I leaned that in life you are always going to have endure certain things whether you chose to or not. I chose to endure this intense hockey camp and in the end, I wouldn’t trade my experience there for anything in the world. I am so proud of myself for getting through that, and I wish I could convince more people to take a chance like I did.

I am proud that I got very in touch with myself. This class all together has taught me that I am stronger then I thought I was, and that endurance is not exactly a bad thing.

Final Draft:

I laced up my skates with my hands shaking. I looked around the empty locker room and felt an uncomfortable breeze. I was attending Hamilton hockey camp, and I was about to endure the hardest two weeks of my whole life. I stepped onto the ice and saw three hockey coaches standing center ice with a bag of pucks to the left of them. They looked serious, and I must have looked terrified. They told me, and the three other Canadian girls in my group, to skate five laps. I thought, “not that bad” in my head. It wasn’t until I was in the locker room after a three hour ice session, dry-heaving into a trashcan, that I knew this place was going to be a living hell.

Chris McCandless set fire to his money and his social security card. No car, no money…nothing. He was on his way to changing his lifestyle for what he believed, was for the better. Each day in the beginning was a struggle and as more days past the realization of what he was doing, finally started to kick in. However, he managed to channel his inner motivation and say: “The core of mans’ spirit comes from new experiences.” Personally, I don’t think Chris would have been able to say something like this so carefree until he had seen things that no other man has seen. He was beginning to think and act outside the box and was beating the odds of freedom.

My soccer coach Mick Hild once told me “nothing ever make you want to move slower then somebody telling you to move faster.” This quote ran through my head the entire time I was at Hamilton. “FASTER, SKATE HARD, HEAD UP” were just about the only words those coaches said to me when we were on the ice. When they would say that all I wanted to do was sit down and pass out. I wasn’t going to though, I was going to complete this. I had to self motivate myself to do everything they were telling me and shut off everything around me in order to gain the concentration I needed to proceed. On his journey, Chris didn’t have anyone telling him to go forward…in fact he had more people telling him to stop. Throughout his whole journey he made the concept of hope a lifestyle. When you are put into a situation you feel is impossible, you have to have faith that something good is going to come out of it. Even though Chris didn’t make it out of his journey alive, through his journal we are all able to learn and envy everything he discovered. In comparison, I can say that there are so many girls on my hockey team that wish they could go back in time and do that hockey camp, simply because of how much better it made me.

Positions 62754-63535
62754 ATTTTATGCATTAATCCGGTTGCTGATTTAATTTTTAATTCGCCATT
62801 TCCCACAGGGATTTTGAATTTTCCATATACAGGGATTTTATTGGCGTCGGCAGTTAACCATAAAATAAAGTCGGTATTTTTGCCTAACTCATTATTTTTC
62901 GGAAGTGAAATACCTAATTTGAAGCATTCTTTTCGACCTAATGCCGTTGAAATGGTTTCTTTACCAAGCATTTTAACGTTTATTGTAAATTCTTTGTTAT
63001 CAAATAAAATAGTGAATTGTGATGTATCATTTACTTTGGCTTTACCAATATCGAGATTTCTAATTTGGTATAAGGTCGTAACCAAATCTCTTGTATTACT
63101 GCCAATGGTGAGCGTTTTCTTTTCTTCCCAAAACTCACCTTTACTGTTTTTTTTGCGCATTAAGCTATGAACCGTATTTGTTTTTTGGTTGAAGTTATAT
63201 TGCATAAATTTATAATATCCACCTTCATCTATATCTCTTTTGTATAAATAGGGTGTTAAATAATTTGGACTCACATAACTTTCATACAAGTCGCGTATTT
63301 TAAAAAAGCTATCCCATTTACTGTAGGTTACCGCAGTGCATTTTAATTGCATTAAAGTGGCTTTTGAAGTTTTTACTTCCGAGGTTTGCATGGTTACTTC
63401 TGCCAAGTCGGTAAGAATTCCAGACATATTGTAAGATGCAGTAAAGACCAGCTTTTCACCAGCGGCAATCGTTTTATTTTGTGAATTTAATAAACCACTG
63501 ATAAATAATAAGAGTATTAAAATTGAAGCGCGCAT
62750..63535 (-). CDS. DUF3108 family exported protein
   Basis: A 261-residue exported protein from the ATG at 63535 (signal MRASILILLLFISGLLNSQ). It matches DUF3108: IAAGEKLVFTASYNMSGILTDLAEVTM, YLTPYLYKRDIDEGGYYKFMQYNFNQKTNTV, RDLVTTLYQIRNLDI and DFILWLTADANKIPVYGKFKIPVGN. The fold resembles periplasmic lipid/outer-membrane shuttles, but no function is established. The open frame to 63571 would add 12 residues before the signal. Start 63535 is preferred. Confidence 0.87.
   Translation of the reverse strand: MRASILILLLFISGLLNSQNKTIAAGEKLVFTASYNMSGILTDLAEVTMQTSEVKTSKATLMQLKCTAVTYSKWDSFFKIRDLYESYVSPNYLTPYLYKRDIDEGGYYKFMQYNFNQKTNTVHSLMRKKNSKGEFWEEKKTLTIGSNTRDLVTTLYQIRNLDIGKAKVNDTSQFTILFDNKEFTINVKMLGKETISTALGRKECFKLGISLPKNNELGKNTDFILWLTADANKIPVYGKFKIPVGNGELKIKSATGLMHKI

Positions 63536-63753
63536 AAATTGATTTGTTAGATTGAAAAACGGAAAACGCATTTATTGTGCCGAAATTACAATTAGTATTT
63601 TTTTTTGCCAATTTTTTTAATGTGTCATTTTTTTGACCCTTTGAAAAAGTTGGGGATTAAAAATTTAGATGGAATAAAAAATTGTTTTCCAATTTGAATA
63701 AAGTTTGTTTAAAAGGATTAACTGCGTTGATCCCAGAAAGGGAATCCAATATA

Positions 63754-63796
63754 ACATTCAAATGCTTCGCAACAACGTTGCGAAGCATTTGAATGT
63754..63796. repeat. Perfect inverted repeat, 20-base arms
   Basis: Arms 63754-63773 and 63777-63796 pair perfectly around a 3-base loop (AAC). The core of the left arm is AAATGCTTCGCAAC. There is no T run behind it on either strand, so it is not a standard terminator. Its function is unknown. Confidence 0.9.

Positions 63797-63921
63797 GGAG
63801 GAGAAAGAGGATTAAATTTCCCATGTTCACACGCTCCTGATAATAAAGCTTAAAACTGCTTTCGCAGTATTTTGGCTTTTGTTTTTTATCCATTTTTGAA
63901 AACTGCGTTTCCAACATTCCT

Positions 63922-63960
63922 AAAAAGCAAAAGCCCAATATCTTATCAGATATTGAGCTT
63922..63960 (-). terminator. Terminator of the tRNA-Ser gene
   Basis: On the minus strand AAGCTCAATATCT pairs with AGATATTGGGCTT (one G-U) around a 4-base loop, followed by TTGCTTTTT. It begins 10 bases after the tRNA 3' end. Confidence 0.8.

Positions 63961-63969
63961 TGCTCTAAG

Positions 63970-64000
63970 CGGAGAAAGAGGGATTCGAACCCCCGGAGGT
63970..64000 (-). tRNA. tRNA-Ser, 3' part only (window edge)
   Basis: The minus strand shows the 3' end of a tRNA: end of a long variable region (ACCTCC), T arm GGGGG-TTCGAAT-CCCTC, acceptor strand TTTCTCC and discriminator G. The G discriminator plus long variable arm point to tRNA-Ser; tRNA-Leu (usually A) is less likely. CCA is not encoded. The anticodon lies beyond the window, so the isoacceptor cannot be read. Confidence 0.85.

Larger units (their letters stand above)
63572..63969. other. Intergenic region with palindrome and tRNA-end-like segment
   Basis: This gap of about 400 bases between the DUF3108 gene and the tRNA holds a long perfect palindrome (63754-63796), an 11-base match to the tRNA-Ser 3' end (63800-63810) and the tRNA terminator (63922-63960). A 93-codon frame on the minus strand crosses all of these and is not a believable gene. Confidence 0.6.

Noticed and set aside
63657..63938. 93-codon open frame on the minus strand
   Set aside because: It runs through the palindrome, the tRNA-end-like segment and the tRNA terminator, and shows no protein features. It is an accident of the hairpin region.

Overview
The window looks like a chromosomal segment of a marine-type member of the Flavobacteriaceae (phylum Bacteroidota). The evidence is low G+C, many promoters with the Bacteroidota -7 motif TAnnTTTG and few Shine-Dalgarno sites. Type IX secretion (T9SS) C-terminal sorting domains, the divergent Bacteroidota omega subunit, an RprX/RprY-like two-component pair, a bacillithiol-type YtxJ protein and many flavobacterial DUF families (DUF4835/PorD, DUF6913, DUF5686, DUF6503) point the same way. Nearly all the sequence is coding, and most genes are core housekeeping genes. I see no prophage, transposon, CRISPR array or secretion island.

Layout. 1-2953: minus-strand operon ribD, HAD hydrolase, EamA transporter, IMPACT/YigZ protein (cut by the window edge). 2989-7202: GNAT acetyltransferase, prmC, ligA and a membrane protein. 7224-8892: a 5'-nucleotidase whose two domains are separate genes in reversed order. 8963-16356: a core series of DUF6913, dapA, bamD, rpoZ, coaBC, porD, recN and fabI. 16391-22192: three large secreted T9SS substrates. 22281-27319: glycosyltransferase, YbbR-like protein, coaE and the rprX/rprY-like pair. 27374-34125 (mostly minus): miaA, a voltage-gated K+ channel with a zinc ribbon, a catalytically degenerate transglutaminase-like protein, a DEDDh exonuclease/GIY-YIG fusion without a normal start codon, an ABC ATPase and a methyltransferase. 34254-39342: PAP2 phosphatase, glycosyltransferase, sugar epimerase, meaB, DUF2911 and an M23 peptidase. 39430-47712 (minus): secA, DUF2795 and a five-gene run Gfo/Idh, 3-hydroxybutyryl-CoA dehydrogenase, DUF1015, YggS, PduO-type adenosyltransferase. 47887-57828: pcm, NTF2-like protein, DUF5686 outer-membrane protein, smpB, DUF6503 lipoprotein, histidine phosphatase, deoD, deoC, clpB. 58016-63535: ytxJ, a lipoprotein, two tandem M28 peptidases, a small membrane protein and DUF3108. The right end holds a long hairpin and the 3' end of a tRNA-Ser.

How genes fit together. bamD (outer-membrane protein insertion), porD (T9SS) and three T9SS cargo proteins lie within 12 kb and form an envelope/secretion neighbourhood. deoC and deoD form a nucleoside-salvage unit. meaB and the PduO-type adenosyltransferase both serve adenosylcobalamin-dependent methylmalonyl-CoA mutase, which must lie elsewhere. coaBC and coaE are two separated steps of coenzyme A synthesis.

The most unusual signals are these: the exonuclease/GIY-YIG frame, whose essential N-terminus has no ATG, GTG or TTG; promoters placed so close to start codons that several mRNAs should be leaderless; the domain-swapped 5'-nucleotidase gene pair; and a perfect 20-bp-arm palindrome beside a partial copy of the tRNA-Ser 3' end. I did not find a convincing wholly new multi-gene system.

I will agree that Chris and my stories are very, very different; however, they do embody some of life’s main principles. We both can live by his quote “When you want something in life, you just gotta reach out and grab it” easily on a day-to-day basis. I’ve always believed that good things happen to those who work and that everyone has to make their own luck in this world. Yes, it might be a harsh truth, but it opens up an enlightening reality. If I could talk to Chris right now I would ask him about how he made faith and hope a lifestyle. I would also just try and have a conversation with him so I could compare his views and opinions on life to my own. In my experience at Hamilton Hockey Camp, I was forced to create a mentality that if I work hard, the game will soon become fun. Hockey is not a sport that just anyone can play. It takes an incredible amount of patience, strength, and passion but most of all, playing a game like that has to make you feel free. Hockey acts like an escape and like Chris said, “The freedom and simple beauty is too good to pass up…” Unlike me, Chris actually physically took himself out of society…and I envy him for that. I could never abandon my family and life like he did, but I can try to have a taste of his freedom through my escape sport called hockey.